Before its too late, I must write about Seminyak and Ubud, polar opposite paradises in the magic of Indonesia. We had flown into Bali from Phuket, Thailand. One difference we noticed right away was that everyone wore helmets on scooters, versus the 50-75% of locals that we witnessed in Thailand. The roads being so much more congested, it seemed they were even more necessary here.
Bali, as a whole is pretty “developed” and incredibly touristy. We stayed in what is known as one of the nicest neighborhood, Seminyak.Practically everyone spoke English, well too, and worked relentlessly hard to get customers. As a Caucasian, you are automatically a target, meaning people think, “I must talk to them, they are on vacation, spending, and I need money.” So naturally, every time you passed any type of business, weather it was a salon, food cart, taxi or souvenir stand, they will holler at you. “Hello! How are you!? Where are you from..” It may seem polite and nice, but after the 50th honk (no, not an exaggeration) in just a few hours of walking around, and the 20th person to ask you how you are, it starts to get annoying. Because, the trick most might not get is that the question of where you are from pertains to money. If you are from Australia, they automatically assume you are rich (perhaps they are not wrong, the minimum wage there is almost $17/hr) and the price they tell you will be probably double or triple what they offered someone from Russia. A guy who sold me some awesome feather jewelry said he would have made the price double or triple if I had said I was from Australia.. and most likely USA, and that’s why I went with Russia.. and hey, its not really a lie. 😉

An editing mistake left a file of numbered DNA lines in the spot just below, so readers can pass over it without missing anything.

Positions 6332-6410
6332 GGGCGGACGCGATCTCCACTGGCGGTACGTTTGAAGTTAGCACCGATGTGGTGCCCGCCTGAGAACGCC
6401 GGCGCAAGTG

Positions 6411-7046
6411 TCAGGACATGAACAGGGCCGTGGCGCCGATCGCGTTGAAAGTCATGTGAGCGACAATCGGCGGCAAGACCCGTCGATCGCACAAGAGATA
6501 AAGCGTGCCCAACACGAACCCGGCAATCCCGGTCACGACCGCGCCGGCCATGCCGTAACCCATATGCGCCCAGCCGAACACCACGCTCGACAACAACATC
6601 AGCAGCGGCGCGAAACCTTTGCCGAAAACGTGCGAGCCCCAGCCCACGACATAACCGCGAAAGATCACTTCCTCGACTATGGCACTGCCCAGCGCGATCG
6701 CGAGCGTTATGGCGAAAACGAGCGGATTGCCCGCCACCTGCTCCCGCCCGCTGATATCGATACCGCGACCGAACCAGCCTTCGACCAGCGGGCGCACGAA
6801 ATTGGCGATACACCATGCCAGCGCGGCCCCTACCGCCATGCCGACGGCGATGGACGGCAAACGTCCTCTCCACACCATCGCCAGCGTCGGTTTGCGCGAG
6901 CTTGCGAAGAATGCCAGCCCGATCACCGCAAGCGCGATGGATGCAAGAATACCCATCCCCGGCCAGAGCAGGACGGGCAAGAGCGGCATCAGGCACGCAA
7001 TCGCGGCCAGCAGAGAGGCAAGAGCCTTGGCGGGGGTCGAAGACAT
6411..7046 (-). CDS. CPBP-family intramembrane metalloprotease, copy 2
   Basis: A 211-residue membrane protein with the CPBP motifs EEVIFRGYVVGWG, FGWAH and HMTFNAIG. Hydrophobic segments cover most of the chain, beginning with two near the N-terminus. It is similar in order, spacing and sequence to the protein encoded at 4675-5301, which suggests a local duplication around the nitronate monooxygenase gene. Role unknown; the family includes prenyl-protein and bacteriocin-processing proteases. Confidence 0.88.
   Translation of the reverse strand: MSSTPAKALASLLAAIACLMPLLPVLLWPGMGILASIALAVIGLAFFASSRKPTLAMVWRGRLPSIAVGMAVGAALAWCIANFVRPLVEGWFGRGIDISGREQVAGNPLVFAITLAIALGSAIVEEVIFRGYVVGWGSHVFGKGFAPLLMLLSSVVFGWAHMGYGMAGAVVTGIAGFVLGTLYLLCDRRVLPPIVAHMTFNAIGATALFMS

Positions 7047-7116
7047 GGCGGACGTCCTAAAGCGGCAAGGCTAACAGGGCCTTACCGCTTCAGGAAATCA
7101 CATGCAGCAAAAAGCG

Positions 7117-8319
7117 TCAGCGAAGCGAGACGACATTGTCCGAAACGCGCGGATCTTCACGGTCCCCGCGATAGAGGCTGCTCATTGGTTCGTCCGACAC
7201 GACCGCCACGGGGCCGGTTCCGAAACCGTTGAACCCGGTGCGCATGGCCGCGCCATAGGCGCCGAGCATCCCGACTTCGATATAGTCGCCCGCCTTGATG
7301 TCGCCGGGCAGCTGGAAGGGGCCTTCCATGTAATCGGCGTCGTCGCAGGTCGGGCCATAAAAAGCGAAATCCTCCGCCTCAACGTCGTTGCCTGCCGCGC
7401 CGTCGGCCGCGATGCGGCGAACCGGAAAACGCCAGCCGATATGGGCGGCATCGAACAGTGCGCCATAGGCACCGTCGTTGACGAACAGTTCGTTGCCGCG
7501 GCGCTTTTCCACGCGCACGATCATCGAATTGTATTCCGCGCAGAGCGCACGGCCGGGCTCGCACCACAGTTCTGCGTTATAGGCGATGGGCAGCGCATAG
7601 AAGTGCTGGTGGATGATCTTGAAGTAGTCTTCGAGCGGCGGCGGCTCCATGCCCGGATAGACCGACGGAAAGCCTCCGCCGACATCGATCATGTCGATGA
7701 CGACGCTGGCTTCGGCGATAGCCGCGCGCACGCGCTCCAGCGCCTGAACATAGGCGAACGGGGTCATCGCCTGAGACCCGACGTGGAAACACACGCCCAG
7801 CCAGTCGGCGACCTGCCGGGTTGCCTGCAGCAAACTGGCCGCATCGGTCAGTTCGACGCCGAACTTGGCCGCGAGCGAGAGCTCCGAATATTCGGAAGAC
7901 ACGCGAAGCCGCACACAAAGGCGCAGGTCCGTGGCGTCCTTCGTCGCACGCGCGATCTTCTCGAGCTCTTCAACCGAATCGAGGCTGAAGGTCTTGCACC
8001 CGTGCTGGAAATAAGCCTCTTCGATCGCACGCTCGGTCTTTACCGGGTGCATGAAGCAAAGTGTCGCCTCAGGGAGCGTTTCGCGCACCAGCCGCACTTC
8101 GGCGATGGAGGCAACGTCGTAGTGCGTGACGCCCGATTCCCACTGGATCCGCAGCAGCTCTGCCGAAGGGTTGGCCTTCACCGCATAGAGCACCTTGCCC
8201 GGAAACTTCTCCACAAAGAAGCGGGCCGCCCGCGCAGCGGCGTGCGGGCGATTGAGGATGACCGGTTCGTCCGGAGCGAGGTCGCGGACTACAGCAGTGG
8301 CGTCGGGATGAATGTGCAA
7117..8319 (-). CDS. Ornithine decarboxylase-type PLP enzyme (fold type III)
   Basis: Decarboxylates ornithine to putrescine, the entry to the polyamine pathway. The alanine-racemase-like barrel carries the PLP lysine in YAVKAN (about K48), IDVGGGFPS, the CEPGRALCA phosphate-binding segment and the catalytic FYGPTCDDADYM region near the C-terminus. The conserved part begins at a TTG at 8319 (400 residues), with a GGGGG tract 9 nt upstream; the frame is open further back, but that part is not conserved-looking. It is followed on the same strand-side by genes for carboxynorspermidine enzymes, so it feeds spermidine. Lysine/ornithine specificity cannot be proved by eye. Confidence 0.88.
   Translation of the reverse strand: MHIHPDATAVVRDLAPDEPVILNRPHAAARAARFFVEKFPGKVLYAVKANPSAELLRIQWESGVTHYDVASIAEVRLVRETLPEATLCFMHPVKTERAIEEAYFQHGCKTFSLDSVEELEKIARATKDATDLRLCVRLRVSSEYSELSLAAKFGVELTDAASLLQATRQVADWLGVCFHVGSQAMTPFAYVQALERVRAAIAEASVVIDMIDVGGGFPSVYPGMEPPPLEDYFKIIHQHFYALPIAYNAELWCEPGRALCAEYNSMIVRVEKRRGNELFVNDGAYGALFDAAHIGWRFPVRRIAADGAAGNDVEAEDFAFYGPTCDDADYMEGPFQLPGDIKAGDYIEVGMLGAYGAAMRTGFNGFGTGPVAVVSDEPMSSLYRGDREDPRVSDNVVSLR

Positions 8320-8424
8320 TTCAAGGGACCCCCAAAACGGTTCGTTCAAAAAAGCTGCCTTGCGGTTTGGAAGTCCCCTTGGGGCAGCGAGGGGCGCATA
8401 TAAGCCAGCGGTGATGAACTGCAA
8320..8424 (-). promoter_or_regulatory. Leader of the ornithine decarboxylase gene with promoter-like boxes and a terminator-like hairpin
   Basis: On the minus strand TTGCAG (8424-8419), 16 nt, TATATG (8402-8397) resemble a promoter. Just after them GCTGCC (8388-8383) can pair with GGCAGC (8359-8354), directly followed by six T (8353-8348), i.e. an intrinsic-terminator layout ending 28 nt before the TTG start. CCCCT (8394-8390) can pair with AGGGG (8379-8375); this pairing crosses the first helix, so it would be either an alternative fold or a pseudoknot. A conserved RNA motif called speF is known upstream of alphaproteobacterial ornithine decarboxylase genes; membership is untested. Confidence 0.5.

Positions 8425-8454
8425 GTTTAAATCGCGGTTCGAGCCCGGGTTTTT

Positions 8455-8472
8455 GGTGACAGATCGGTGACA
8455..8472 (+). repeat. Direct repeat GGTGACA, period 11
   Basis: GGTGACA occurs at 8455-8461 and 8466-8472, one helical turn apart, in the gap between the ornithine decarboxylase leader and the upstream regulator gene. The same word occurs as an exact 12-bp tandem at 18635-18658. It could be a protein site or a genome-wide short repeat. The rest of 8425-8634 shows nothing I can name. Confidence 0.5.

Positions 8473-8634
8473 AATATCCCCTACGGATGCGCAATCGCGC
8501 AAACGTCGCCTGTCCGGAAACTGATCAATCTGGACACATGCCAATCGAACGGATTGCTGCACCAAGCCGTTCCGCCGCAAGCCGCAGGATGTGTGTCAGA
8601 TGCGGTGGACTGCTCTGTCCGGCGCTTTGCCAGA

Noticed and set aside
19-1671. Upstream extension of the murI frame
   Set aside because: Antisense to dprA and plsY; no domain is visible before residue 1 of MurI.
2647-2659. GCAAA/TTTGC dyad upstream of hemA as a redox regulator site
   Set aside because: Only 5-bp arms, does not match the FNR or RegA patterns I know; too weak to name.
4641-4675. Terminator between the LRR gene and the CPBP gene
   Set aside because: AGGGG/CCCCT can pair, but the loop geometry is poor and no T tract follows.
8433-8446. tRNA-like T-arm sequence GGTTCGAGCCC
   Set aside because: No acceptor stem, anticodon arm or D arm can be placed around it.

Besides the endless honking on the streets, and some crazy scooter drivers (yet nobody compares to the crazies in Bangkok, future blog coming) Bali has a magic feel to it. Chefs from around the world come here, so the cuisine was top notch, from fresh sashimi to delicious squid, tacos & guac and really anything you can dream up, you will find here!
Arriving in Ubud is like arriving in a different country. Its much smaller and you can easily walk around the town. There are also actual sidewalks to use, unlike Denpasar (capital of Bali) or Seminyak, a neighborhood of Denpasar that we stayed in, where the sidewalks blend in to the road and at times car’s side mirrors will bump your arms as they pass by, honking, of course.
The trinkets you will find in Ubud are also unique, mostly made by hand, and still much cheaper than anywhere else I found on the island. Which goes well with the architecture in this town. Every building looks like a peak into ancient history, with ruins, worn down statues and a beauty that doesn’t seem normal to be present in the time of Iphones and Fitbit. You can tell they were built with love, you feel it in the air.
My favorite part was the Monkey Forest Sanctuary, which is what Ubud is most famous for. A huge national park that is like a zoo a kid can only dream of. Where the animals have freedom to jump on any branch they choose or a poor passerby. We saw a monkey jump onto a woman, grab a bag of bananas and run away. They are assertive and aggressive here, but if you don’t provoke them or attempt to hide a banana, they can be pretty gentle and sweet.
I recommend to make a visit to Ubud if you ever find yourself in Bali. Well worth a stay in town for a few days or a week. The organic food, local crafts & jewelry and monkeys will make your heart melt, your stomach sing and your wallet to be happy with you.